That said, there are circumstances where washing your rope is a good idea if your string is covered in something disgusting, like poop or pine sap. If yoyou’veeen climbing near the ocean, your yarn could have picked up a bunch of salt, which shouldn’t allow sitting on your string. And in general, excessive amounts of dirt worked into the fibers can weaken their integrity.

  Another thing to consider is if your rope has a dry treatment. Dry-treated ropes are ropes that have been coated in a waxy, hydrophobic polymer that prevents the nylon from quickly getting saturated with water. Dry-treated ropes are not only helpful but essential for any cold, wet environments such as ice and alpine climbing. They can also be helpful for those who climb in rainy weather.

  The downside of dry-treated ropes is that ththey’reore expensive and, more to the point of this article, they tend to get super dirty. Dry-treated ropes pick up dirt from the ground and aluminum from carabiners more quickly than their non-dry-treated counterparts, turning the strings black. Rope handling and belaying on these black ropes make your hands black and make them feel greasy, which isisn’tdeal for climbing.

  Ask yourself if you need a rope with a dry treatment. In my opinion, non-dry-treated ropes are a better option for sunny cragging. They are cheaper, and they last longer (because they pick up less grime).

  As with many problems, the best treatment is prevention. Keep your rope in a rope bag, use a tarp when belaying, and avoid dragging it through dirt, muck, and grime.

  That said, if you must wash your rope, there are two options. You can wash your yarn in a front-loading washing machine, or you can wash your rope in a bathtub.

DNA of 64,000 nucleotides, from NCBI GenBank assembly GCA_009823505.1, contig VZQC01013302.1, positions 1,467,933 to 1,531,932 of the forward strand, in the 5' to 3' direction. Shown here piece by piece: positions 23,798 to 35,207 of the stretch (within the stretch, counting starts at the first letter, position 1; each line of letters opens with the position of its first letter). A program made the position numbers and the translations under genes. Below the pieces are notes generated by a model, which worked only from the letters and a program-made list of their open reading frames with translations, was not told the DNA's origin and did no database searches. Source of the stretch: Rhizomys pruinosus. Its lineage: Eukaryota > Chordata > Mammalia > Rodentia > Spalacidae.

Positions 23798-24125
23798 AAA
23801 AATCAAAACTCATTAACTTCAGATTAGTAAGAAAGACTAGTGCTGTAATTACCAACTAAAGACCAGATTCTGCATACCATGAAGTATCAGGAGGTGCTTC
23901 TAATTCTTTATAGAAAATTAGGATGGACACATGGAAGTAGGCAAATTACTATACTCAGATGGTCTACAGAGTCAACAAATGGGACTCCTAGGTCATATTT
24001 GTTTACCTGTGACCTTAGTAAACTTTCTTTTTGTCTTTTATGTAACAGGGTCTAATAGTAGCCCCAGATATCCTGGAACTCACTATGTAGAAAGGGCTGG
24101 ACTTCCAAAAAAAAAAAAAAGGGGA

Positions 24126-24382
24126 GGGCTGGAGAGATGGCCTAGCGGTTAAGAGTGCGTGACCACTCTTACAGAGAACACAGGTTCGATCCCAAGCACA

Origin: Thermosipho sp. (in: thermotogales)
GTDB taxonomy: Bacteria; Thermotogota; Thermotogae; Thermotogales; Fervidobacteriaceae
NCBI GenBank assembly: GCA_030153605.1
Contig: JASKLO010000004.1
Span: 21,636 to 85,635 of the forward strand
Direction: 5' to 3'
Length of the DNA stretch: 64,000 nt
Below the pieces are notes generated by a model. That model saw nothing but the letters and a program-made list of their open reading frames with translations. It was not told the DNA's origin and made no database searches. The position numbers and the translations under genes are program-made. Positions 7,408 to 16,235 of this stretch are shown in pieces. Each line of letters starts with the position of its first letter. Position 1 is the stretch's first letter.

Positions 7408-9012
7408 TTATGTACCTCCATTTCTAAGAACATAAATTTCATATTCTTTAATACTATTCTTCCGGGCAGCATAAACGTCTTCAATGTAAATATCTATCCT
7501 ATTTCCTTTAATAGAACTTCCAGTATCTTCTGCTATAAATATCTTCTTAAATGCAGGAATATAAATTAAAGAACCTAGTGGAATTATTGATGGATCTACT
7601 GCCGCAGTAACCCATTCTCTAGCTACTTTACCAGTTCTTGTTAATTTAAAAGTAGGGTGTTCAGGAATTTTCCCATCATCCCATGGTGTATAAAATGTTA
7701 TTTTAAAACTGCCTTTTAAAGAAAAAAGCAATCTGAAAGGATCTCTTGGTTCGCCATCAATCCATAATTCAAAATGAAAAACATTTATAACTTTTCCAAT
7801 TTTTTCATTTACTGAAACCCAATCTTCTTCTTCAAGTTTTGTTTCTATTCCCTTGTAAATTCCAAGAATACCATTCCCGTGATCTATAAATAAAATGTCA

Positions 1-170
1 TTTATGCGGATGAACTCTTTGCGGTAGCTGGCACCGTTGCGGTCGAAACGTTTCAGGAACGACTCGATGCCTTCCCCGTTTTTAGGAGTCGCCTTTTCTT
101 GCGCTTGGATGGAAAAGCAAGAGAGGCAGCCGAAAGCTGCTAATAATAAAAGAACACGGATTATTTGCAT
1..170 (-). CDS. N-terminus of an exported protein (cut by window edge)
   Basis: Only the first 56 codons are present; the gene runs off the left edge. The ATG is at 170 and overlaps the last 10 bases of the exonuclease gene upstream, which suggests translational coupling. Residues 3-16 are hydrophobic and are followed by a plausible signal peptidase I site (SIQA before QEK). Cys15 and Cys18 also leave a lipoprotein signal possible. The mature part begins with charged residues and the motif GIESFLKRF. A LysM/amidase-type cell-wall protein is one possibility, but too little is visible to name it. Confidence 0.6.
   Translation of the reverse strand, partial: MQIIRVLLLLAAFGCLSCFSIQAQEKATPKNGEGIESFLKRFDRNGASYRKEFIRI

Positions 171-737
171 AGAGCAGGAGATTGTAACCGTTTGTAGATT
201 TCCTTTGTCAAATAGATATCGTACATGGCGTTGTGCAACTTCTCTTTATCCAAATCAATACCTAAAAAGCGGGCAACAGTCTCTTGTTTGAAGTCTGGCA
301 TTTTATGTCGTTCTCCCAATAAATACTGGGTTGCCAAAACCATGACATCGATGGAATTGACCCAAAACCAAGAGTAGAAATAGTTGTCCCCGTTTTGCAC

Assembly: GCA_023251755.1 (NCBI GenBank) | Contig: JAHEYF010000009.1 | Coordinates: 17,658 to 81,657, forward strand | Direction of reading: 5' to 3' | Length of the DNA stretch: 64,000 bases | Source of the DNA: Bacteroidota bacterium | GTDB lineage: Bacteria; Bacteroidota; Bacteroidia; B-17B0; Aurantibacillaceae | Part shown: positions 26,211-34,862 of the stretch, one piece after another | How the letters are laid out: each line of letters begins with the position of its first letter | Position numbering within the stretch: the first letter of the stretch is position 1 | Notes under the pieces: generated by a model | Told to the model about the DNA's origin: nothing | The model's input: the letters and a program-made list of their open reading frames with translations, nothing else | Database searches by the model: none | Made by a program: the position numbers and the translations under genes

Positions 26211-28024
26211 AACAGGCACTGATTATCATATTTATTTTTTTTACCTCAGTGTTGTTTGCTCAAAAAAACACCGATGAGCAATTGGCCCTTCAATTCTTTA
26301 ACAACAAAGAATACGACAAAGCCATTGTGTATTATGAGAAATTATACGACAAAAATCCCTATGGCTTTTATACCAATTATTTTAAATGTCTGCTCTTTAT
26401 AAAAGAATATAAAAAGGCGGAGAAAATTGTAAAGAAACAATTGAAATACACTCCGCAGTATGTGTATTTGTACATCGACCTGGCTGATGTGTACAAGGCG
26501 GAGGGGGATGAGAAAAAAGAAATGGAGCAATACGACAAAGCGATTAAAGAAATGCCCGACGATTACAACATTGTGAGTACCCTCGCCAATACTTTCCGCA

Suppose you choose to put your rope in a washing machine. In that case, most people recommend that you “d” is the chain” “he rope—which is essentially a form a climber macramé in that you are creating an ornate, complicated pattern by threading successive bites through overhand loops until the whole rope looks like a giant friendship bracelet that yoyou’det at summer camp.

  The purpose of daisy-chaining a rope is to keep it from tangling. I think itit’sine to throw a string that has been coiled in a mountaineer’s butterfly coil, so long as you dodon’tse the spin cycle—your choice. A bit of mild laundry detergent is safe to use, but a dedicated rope cleaner is the best option. Set the machine on a delicate or wool cycle.

  My recommended option for cleaning a rope is to use your bathtub. Flake your yarn into a warm water tub, add a mild detergent or rope cleaner, and gently swish the string back and forth. You can use a specialized rope brush like the one made by Beal or a sponge to scrub the dirtiest parts (say if you get tree sap on one spot), but otherwise, a lot of the dirt washes off.

  ItIt’smportant to dry your rope correctly, which means: dodon’tet let it sit in the sun. UV rays are harmful to nylon in general, and you dodon’tant have to hang your cord out in direct sunlight.

  One option is to flake your rope onto a giant bath towel and let it sit there for up to two days while it slowly dries.

  Otherwise, find a shady spot outside that has some breeze, and flake your rope over a laundry rack or even some chairs, keeping the string well away from touching the ground. The draft will have your cord dry and ready in eight hours or less.

  How do you take care of a rope?

  Clean your rope as needed.

  If your rope does get dirty, wash it in cold water with mild soap. Rinse with cold water to get the soap off. Hang up and let the air dry. DoDon’tut the rope in the sun to dry or use heaters to speed the process.

  How do I protect my climbing rope?

  SafeGuard Rope Protector in use. The rope is wedged around a natural feature to keep it from rubbing. Carpet wedged between rope and rock to prevent abrasion. The taped rock where meets the cord to prevent rubbing.

  What are the best methods of preserving or taking care of the ropes?

  Climbing ropes should be washed occasionally in cold water with a mild soap, rinsed free of the soap, and then spread out or hung up to dry in the air. Avoid direct sunlight, do not use a dryer, and do not place the rope above a heat source.

  How do you clean a polyester rope?

  A soft nylon bristle brush can be used if required. The rope can be soaked in a tub of water with a mild detergent such as Zero that is safe for washing the type of fiber your cord is manufactured from (e.g., nylon, polyester). Alternatively, a commercial washing machine can clean the rope using cold water.